Undaunted, Arguello began another streak of wins, and found himself in the ring with a world champion again, this time challenging Marcel's successor to the throne, sensational Mexican powerpuncher Ruben Olivares in Los Angeles. After a very compelling bout, Arguello and Olivares landed straight left crosses, but, in a scene comparable to that of Gene Hackman's and Leonardo DiCaprio's shooting scene in The Quick And The Dead[?], Olivares's left hand caused a visible pain expression on Arguello's face, but Arguello's left hand caused Olivares to crash hard against the canvas. A few seconds later, Arguello was the new Featherweight champion of the world.
Arguello defended this title a few times, then moved up in weight to challenge world Junior Lightweight champion Alfredo Escalera in Bayamon, Puerto Rico. Escalera had been a sensational champion with ten defenses, and he had dethroned Kuniaki Shibata[?] in 2 spectacular rounds in Tokyo. This was expected to be an incredible fight, and it was. In what experts consider one of the most brutal fights in history, Escalera had his eye, mouth and nose busted early, but was rallying back in the scorecards when Arguello finished him, once again in the thirteenth round.
His reign at Junior Lightweight saw him fend off the challenges of Escalera in another sensational rematch held at Rimini, Italy, as well as boxers with names like two-time world champ Bobby Chacon, two-time world champ Rafael 'Bazooka' Limon, Ruben Castillo[?], and Diego Alcala[?], taken apart in only one round.
Arguello then moved up in weight again, and this time he had to go to London, England, to challenge less sensational but still awkward and accomplished world champion Jim Watt[?]. Watt gave him a very good fight, but his lack of power and Arguello's technical skills gave Arguello a unanimous 15-round decision, thus making him only the fifth boxer to win titles in 3 world categories, the first one to do it since Henry Armstrong 41 years before, and the first Latin American to do it. He had to face some less dangerous though still hungry challengers in this division, the only exception being the sensational prospect Ray Mancini, a future world champion and subject of a TV movie himself. Mancini and Arguello engaged in one of the most entertaining bouts of the 1980s, with Arguello prevailing after 14 give-and-take rounds.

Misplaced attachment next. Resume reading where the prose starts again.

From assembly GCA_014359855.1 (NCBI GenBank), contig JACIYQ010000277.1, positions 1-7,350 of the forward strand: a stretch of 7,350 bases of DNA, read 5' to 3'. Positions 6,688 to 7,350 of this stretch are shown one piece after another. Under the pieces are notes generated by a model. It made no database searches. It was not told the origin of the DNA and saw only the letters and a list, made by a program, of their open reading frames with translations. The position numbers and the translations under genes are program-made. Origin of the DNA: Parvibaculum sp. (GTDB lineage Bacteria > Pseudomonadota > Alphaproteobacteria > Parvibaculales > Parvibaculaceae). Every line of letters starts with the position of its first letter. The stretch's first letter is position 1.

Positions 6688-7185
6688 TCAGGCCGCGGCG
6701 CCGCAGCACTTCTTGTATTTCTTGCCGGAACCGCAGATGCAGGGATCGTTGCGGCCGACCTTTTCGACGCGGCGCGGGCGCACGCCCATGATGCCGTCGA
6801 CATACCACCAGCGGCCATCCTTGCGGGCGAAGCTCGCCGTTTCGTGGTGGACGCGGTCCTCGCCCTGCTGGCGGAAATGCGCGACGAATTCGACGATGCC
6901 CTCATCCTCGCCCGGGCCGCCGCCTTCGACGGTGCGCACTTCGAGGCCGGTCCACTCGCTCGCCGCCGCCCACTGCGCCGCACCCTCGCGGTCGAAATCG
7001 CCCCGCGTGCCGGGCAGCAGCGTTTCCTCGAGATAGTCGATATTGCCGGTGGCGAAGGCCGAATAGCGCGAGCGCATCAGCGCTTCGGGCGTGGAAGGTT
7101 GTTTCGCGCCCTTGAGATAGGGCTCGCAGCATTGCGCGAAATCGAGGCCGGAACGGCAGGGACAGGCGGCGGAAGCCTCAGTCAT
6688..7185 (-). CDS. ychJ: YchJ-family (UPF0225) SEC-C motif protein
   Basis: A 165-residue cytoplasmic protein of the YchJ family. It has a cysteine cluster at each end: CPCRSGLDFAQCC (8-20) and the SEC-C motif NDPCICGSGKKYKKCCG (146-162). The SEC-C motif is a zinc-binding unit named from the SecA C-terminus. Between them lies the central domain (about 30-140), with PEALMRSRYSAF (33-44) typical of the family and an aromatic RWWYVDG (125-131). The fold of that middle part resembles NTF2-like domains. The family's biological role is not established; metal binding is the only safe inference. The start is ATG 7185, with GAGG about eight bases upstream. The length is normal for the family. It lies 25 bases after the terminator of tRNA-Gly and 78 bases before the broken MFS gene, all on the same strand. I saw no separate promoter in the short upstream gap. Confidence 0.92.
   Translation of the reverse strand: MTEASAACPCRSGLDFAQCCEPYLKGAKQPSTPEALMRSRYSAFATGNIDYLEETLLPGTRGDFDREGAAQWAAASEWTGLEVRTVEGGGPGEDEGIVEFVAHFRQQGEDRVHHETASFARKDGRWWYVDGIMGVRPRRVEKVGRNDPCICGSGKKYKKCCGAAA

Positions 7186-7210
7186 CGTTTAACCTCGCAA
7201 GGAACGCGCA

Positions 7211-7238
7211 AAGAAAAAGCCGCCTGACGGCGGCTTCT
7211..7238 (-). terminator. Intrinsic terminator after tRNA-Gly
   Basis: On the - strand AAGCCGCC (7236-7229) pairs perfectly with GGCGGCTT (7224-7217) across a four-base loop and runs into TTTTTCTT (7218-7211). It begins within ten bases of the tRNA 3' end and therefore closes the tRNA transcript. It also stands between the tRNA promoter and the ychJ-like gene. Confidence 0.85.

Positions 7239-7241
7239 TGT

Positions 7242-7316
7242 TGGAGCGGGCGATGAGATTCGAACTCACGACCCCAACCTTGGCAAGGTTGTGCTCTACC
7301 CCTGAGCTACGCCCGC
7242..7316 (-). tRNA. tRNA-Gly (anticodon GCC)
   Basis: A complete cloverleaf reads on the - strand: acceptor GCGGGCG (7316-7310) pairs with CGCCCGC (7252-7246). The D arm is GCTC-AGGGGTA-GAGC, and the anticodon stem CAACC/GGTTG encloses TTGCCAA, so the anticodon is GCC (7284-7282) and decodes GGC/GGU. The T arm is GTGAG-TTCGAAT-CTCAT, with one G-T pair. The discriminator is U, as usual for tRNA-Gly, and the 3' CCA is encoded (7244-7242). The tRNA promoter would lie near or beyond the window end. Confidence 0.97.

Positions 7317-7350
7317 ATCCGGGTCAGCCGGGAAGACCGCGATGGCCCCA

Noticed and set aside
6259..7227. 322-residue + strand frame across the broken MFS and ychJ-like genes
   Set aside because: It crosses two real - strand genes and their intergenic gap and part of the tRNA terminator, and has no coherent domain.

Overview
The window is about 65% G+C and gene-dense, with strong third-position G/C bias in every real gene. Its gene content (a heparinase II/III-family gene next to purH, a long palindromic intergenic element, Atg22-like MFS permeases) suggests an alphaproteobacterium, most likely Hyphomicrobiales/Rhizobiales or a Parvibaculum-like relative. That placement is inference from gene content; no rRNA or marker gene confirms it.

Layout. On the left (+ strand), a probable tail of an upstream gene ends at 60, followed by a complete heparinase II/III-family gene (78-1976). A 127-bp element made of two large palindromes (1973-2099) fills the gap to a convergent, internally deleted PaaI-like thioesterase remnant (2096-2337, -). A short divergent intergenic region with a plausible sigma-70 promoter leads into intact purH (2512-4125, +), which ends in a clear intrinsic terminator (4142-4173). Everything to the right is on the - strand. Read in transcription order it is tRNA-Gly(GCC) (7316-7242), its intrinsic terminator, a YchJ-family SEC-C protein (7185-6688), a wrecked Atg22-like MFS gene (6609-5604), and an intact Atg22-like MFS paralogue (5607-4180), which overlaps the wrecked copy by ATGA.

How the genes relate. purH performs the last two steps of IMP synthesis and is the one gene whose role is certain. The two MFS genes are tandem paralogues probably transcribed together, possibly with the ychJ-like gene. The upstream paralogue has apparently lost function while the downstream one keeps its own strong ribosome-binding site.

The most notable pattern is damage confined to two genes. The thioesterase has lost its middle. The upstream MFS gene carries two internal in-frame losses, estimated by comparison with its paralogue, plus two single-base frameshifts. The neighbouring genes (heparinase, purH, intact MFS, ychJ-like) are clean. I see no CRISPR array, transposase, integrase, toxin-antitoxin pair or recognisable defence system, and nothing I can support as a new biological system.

After defeating James 'Bubba' Busceme[?] by a knockout in 6 rounds, Arguello decided it was time to move again, and on November 12th[?], 1982, he tried to make history and become the first ever world champion in 4 different categories, meeting the tough and heavier future Hall-of-Famer Aaron Pryor, in what was billed as The Battle of The Champions in Miami, Florida.
It was an extremely brutal and controversial contest, with Arguello being left helpless against the ropes in the 14th round, referee Stanley Christodoulou[?] stepping in to stop the fight. Arguello was hospitalized after the fight, and he took a few months off before getting back into the ring.
It was discovered months after the fight, and with the help of a video tape, that Pryor's corner had gotten a mysterious bottle into the ring and given it to their fighter after the 12th round, during which Pryor was badly shaken by Arguello's punches and looked like he could go at any time. What that bottle contained is anybody's guess, but it became the grounds for the WBA to grant a rematch, which was fought September 10th, 1983. Arguello again gave Pryor all he could handle, but again came up short, this time losing by a knockout in the 10th. He announced his retirement after the rematch.
Arguello later joined the Contras in his native Nicaragua but after a few months in the jungle he retired from the war. He attempted several comebacks during the late 1980s and early 1990s but all these comebacks failed to bring him back his old luster. He has also run into trouble with the law, but now he is trying to get his life back on track.
Arguello's possessions in Nicaragua had been taken by the Sandinista government in 1980 and Arguello had to move to Miami. Because of his public criticism of the Sandinista government, Arguello was admired by many Cuban residents of the area. Still intimidated by Fidel Castro's figure, those Cubans saw Arguello as a person who could publicly talk against Communism for them.
Arguello is now a member of the International Boxing Hall Of Fame.